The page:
Global M&A braces for a dry spell as boardrooms suspend expansion

* Second-quarter mergers and acquisitions down 25.5% amid recession fears

* Interest rate hikes drive U.S. transactions down 40%

* Asia-Pacific sinks 10%, Europe up 6% on major buyouts

* Funding drought, key impediments to valuation mismatches (adds chart, private equity data)

LONDON/NEW YORK, June 24 (Reuters) – Global deals enter a dry season as runaway inflation and a stock market rout dampen many boardrooms’ appetite to grow through acquisitions .

Russia’s invasion of Ukraine in February and fears of an impending economic recession took a toll on mergers and acquisitions (M&A) in the second quarter.

The value of announced deals fell 25.5% year-on-year to $1 trillion, according to Dealogic data.

“Companies are taking a step back from short-term M&A as they focus more on the impact of a recession on their business. The time to do deals will come, but I don’t think it’s yet. right there,” said Alison Harding-Jones, Head of Mergers & Acquisitions EMEA, Citigroup Inc.

M&A activity in the United States plunged 40% to $456 billion in the second quarter, while Asia-Pacific fell 10%, according to Dealogic data.

Europe was the only region where the negotiation did not collapse. Activity rose 6.5% in the quarter, largely on a frenzy of private equity deals, including a 58 billion euro ($61 billion) takeover bid by the Benetton family and the American buyout fund Blackstone for the Italian infrastructure group Atlantia.

“We’re nervous about the second half of the year, but deals are still ongoing,” said Mark Shafir, global co-head of mergers and acquisitions at Citigroup.

The largest transaction of the quarter was the cash and stock takeover of VMWare Inc by Broadcom Inc in the United States for $61 billion.

Others include Elon Musk’s proposed acquisition of Twitter for $44 billion and the move by India’s largest private lender HDFC Bank to buy out its largest shareholder in a $40 billion deal to create a financial services titan to exploit the growing demand for credit.

For an interactive version of the Reuters chart showing global M&A and private equity volumes in the second quarter, click here:

As stock markets face continued turmoil, corporate boards are hesitant to make expensive bets.

“We are unlikely to see a lot of mega-deals and buyouts happening over the next two quarters. Mergers and acquisitions are hard to do when companies are trading at a 52-week low,” Marc Cooper said. , managing director of the American consulting firm Solomon. The partners.

The volume of cross-border transactions fell by 25.5% in the first six months of the year. A traditional wave of US investment in Europe did not occur as a result of the Russian-Ukrainian conflict.

Philip Morris International Inc.’s $16 billion bid for smaller rival Swedish Match was the only notable cross-border exception in a quarter dominated by domestic deals.

“When you think about the psychology of executives and their level of confidence to cross borders, you have to consider the level of uncertainty in the world and its impact on timing,” said Andre Kellers, head of mergers and EMEA acquisitions at Goldman Sachs Group Inc.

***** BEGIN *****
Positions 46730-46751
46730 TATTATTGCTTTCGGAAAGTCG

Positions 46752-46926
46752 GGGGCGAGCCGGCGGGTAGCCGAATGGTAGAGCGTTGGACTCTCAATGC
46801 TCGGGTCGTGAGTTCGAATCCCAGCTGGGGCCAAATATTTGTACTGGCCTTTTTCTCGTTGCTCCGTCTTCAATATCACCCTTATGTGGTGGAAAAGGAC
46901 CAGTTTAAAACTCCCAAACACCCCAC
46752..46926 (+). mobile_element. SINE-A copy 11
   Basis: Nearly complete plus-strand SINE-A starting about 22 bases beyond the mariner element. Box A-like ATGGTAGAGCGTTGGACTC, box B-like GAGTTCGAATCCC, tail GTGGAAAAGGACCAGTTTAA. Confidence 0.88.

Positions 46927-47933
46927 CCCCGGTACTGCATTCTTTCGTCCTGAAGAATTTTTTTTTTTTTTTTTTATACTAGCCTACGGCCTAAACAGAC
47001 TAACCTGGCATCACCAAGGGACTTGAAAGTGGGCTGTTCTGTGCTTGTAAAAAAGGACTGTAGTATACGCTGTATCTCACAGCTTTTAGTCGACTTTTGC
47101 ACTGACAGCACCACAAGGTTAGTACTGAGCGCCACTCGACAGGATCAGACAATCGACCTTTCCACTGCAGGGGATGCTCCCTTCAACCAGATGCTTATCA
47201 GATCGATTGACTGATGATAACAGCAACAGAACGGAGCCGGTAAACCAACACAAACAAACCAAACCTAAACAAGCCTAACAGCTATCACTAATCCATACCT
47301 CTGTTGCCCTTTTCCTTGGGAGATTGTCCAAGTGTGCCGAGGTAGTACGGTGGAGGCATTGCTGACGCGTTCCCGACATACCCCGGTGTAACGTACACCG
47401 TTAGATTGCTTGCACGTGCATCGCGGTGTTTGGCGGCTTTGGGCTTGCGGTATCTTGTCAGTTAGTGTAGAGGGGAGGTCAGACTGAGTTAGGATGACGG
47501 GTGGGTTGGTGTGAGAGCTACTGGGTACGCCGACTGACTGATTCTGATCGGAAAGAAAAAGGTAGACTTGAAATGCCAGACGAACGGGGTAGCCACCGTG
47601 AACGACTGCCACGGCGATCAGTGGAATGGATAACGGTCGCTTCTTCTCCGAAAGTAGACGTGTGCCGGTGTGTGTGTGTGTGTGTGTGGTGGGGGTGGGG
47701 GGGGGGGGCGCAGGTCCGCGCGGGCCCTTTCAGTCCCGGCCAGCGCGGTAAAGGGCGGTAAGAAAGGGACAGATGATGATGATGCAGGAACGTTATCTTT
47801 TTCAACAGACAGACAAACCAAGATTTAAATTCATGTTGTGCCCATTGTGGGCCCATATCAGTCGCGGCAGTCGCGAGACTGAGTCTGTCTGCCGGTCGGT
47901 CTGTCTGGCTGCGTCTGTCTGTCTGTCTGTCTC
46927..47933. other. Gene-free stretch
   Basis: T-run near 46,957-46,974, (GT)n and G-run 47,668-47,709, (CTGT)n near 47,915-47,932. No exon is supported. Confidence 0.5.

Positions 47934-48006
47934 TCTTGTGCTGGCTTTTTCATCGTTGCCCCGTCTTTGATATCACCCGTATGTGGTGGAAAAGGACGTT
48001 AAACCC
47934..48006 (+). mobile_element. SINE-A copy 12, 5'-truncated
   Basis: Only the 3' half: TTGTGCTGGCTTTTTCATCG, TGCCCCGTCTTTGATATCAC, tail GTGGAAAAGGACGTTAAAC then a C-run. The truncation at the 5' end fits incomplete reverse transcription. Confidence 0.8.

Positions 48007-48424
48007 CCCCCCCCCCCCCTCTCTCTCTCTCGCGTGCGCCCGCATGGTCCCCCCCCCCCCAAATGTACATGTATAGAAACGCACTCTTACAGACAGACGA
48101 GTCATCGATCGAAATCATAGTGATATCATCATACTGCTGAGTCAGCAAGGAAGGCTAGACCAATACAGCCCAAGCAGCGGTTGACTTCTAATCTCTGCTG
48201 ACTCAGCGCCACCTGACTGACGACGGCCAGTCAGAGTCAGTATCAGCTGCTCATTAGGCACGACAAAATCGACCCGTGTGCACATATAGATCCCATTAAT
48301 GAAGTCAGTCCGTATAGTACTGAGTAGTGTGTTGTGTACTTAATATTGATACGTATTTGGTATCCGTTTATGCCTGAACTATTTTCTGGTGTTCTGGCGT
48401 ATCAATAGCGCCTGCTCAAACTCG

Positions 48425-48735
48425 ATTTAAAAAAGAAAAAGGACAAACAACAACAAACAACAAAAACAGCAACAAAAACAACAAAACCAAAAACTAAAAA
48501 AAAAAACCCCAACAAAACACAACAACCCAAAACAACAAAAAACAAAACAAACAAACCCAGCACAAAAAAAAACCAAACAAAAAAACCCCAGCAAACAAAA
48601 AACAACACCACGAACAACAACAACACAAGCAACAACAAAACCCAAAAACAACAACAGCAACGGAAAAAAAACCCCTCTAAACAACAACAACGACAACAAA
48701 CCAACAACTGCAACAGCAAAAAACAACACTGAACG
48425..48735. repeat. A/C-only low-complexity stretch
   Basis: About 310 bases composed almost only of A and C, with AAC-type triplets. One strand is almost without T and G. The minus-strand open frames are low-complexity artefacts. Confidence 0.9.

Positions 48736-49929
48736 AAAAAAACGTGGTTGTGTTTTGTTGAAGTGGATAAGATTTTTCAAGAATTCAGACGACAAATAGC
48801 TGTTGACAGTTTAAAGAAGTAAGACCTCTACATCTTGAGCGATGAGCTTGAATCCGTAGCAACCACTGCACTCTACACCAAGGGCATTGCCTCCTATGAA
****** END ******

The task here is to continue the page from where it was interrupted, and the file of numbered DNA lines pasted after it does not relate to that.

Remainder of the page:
Financing acquisitions has become more expensive for companies as central banks have raised interest rates to fight inflation.

Even those who have the cash to undertake a trade – or use their stocks as currency – find it difficult to agree on the price in choppy markets.

“Stock market volatility is a major impediment to strategic mergers and acquisitions. When you have equity market volatility, it’s hard to have conversations about value and it’s hard to use stocks as your currency,” said Damien Zoubek, co-head of US corporate and mergers practice. and acquisitions at Freshfields Bruckhaus Deringer.

In Europe, the sharp drops in the value of the euro and the pound have made companies vulnerable to opportunistic overtures from private investors.

Buyout funds have been a major driver of global deals, generating deals worth $674 billion so far this year, accounting for more than half of overall activity worldwide.

“The market dislocation provides a window of opportunity for private equity funds as valuations fall,” said Umberto Giacometti, co-head of Nomura’s EMEA Financial Sponsors Group.

“There is a lot of screening work going on on listed companies for privatization operations and equity investments in public companies. But without price adjustments, activity cannot resume properly,” Giacometti said.

He predicted that the average size of private equity deals will shrink as banks turn off the funding taps and private credit funds become wary of writing big checks.

Going forward, traders expect cross-border transactions between the United States and Europe to resume eventually, thanks to a strong dollar and a widening gap between the valuation of American and European companies.

“With a slightly higher level of visibility than we had earlier this year, you can expect capital flows to pick up and deal activity to pick up, including on the funding side,” Kelleners said. from Goldman.

But caution prevails as companies are still looking to sever ties with Russia or limit their exposure to the region.

“Customers are increasingly looking inward rather than outward,” said Citigroup’s Harding-Jones. ($1 = 0.9508 euros)

(Reporting by Pamela Barbaglia in London and Anirban Sen in New York; Editing by Cynthia Osterman and Susan Fenton)

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